UK trade deficit widens in April
Britain’s exports of goods fell sharply in April, offset partially by a smaller drop in imports, with exports of cars down sharply because of weaker demand from buyers outside the eurozone, according to official data on Friday.
The decline in car exports to the US, China and Russia was particularly notable.
The Office for National Statistics said that the UK’s balance of trade deficit – which includes imports and exports of both goods and services – widened more sharply than expected in April to £4.4bn, compared with a shortfall of £3bn in March.
Overall, the UK’s deficit in trade in goods widened to £10.1bn in April, a much bigger gap than the £8.5bn forecast among economists surveyed by Bloomberg. The deficit in March was £8.7bn.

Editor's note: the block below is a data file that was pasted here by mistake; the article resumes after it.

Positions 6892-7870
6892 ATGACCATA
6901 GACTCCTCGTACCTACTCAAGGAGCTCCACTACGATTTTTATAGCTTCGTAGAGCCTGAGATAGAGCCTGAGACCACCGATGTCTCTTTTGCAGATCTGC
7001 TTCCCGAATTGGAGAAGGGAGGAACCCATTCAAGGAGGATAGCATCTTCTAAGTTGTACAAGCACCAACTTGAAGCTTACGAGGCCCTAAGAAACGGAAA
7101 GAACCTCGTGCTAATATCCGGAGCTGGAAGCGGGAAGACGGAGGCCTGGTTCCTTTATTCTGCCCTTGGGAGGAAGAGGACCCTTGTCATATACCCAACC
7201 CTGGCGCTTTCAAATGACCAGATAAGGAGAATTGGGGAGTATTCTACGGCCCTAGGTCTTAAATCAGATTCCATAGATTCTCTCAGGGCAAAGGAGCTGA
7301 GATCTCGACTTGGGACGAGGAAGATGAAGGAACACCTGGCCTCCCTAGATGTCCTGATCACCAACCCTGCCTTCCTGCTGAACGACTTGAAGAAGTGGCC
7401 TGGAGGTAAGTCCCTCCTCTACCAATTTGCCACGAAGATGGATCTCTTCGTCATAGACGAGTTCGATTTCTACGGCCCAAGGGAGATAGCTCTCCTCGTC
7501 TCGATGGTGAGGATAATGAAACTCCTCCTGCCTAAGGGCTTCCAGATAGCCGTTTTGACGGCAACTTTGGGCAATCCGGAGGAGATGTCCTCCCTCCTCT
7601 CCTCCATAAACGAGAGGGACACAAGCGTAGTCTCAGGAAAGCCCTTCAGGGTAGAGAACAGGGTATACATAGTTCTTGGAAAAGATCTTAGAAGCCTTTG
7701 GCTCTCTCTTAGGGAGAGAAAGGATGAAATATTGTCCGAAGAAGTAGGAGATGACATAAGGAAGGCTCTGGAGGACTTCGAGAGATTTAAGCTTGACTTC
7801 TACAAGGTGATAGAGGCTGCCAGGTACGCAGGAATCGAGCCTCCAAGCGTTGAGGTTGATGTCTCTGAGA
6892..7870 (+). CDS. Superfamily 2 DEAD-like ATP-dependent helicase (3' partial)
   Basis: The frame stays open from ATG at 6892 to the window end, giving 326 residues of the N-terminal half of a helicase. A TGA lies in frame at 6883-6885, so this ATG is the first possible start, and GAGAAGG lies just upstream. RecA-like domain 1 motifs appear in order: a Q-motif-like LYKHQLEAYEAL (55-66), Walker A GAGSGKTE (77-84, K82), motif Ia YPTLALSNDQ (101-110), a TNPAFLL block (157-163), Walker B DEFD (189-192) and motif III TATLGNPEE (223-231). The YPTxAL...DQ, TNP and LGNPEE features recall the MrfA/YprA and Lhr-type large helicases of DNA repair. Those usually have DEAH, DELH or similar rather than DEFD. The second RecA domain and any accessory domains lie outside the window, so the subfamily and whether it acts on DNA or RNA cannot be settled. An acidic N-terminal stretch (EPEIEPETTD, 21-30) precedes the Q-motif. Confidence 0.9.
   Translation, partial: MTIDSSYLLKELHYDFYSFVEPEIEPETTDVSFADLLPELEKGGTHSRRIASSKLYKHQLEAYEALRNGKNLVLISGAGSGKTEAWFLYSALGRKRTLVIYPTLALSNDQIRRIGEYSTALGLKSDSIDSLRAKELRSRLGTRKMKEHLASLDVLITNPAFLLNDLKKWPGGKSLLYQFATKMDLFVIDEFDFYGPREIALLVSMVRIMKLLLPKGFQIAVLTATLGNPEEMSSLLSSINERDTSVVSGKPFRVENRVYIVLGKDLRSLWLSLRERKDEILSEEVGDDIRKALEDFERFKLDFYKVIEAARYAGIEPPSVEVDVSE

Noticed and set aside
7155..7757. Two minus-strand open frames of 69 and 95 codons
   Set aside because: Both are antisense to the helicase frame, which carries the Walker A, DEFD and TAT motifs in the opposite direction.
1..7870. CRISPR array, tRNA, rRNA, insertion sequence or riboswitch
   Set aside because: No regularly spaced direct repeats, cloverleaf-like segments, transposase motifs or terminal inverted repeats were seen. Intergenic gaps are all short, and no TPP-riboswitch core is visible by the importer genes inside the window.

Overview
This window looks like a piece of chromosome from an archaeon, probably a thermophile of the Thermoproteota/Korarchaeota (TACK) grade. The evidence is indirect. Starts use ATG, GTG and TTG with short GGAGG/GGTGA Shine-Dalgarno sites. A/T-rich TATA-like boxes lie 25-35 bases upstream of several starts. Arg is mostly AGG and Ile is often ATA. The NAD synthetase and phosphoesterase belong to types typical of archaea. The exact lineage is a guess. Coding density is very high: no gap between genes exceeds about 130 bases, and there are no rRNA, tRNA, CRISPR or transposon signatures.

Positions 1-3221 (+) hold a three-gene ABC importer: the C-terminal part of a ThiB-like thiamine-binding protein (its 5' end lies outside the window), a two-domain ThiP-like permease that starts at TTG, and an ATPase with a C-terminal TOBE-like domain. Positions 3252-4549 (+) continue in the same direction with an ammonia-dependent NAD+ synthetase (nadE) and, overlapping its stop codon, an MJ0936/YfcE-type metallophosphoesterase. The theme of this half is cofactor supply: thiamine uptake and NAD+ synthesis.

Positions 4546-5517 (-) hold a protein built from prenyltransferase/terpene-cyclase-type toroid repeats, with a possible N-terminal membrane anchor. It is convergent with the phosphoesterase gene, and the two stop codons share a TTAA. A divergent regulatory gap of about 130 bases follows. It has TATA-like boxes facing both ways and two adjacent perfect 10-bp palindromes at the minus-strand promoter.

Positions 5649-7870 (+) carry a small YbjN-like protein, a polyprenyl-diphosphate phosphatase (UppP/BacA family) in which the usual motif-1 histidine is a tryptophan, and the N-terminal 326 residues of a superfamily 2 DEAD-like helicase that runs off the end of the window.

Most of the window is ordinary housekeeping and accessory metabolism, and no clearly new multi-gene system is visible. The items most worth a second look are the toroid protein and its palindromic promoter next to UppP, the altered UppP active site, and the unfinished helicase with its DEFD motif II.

Excluding oil and the prices of other goods that move erratically, the volume of exports was 7.1 per cent lower than in March while the volume of imported goods fell 3 per cent.
“The goods balance will remain firmly in deficit through 2012, said Melanie Bowler, economist at Moody’s Analytics. “Weak demand from key European trade partners will weigh heavily on exports. The strong pound versus the euro is adding to problems. However, weaker demand for imports should prevent the balance from deteriorating substantially further.”
Exports to the European Union fell 6.7 per cent in April from March, while imports slipped 3 per cent, creating a trade deficit of £4.9bn. Exports to the rest of the world dropped 10.3 per cent in April from March, while imports declined 1.9 per cent, resulting in a trade deficit of £5.2bn.
Within the eurozone, exports of goods to Germany fell most sharply, marking a decline of £0.5bn, while outside it, exports to the US fell 0.3bn and those to Turkey and China fell £0.1bn. However, exports to South Korea rose £0.1bn.